ABSTRACT

In a recent summary of the potential contributions which “ethnoarchaeology” can make to model-building and explanation in archaeology, Michael Stanislawski defines this field of study as

the direct observation … of the form, manufacture, distribution, meaning, and use of artifacts and their institutional setting and social unit correlates among living, non-industrial peoples (1973:8).

While this definition is suitable for archaeologists interested solely in bettering their understanding of prehistoric socio-cultural systems, through the use of analogy and the direct historical approach, it ignores the fact that historical archaeologists also stand to benefit from the ethnographic investigation of material culture. Studies of the behavioral and cognitive dimensions of material objects should not be restricted to non-industrial contexts, if indeed such situations actually exist today. Rather, the scope of what has been called “ethnoarchaeology” should be expanded to include all ethnographic research concerned with material culture. In fact, the term “ethnoarchaeology” itself might be profitably discarded in favor of a broadened view of archaeology as a discipline. As James Deetz has argued:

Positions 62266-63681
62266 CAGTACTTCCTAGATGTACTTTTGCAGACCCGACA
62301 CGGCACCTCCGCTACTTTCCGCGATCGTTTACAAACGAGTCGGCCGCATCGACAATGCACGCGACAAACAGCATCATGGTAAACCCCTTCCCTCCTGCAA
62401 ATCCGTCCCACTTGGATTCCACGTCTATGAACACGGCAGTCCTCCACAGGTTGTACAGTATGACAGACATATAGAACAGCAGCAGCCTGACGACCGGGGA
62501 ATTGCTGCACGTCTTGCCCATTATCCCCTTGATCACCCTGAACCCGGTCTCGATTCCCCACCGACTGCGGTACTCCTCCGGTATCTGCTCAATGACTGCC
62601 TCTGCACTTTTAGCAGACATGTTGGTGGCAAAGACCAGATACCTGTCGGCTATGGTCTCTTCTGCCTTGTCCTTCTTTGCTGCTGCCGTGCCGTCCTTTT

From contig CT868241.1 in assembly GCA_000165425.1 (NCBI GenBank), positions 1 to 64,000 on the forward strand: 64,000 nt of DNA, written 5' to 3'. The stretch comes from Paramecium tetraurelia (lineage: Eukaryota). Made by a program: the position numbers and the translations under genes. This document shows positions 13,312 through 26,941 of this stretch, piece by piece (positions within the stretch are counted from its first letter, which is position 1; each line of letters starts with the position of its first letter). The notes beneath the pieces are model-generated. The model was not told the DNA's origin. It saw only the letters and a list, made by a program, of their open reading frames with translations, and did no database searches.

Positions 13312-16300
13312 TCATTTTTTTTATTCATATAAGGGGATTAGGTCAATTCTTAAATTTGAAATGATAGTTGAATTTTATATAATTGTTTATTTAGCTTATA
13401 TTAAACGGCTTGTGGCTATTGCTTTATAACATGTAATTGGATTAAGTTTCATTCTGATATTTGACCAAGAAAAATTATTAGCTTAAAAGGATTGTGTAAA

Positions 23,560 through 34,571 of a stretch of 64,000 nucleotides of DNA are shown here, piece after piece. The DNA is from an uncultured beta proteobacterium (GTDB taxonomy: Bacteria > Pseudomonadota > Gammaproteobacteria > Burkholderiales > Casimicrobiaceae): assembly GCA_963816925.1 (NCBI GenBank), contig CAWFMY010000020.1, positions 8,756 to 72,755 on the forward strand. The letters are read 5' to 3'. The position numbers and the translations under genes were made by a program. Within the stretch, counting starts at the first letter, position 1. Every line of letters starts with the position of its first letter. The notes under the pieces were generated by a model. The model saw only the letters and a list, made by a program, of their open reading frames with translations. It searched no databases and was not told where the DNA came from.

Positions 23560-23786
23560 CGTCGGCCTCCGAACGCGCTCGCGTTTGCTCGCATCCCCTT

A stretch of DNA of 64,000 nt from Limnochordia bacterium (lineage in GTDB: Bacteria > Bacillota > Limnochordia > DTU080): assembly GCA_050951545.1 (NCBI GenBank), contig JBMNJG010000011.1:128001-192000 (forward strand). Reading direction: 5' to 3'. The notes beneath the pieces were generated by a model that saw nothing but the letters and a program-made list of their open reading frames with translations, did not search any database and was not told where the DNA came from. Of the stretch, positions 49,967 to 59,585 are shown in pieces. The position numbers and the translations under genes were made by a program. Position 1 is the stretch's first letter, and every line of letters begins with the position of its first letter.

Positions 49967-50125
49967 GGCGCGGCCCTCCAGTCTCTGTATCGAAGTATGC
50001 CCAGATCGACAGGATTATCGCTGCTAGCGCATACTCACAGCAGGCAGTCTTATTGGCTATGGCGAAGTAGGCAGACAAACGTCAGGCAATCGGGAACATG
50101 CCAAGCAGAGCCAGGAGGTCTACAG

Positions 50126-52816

… a coherent and unified body of subject matter entirely appropriate to the archaeologist is the study of the material aspects of culture in their behavioral context, regardless of provenience (1970:123).

In this expanded, ethnographic sense, archaeological fieldwork should involve not only the observation of actual behavior and the investigation of cognitive domains, but the eliciting of information about past behavior as well. In other words, provision should be made within archaeology for the oral history and folklore of material culture, particularly in the context of modern, industrial societies. It is the aim of this paper to provide some examples of how fieldwork in oral history and oral tradition which concentrates on material culture can contribute to a program of interdisciplinary historical archaeology. In addition, some ideas will be offered regarding the relationship between archaeological data from above and below the ground, and how the two might be connected in the study of British colonialism in the New World.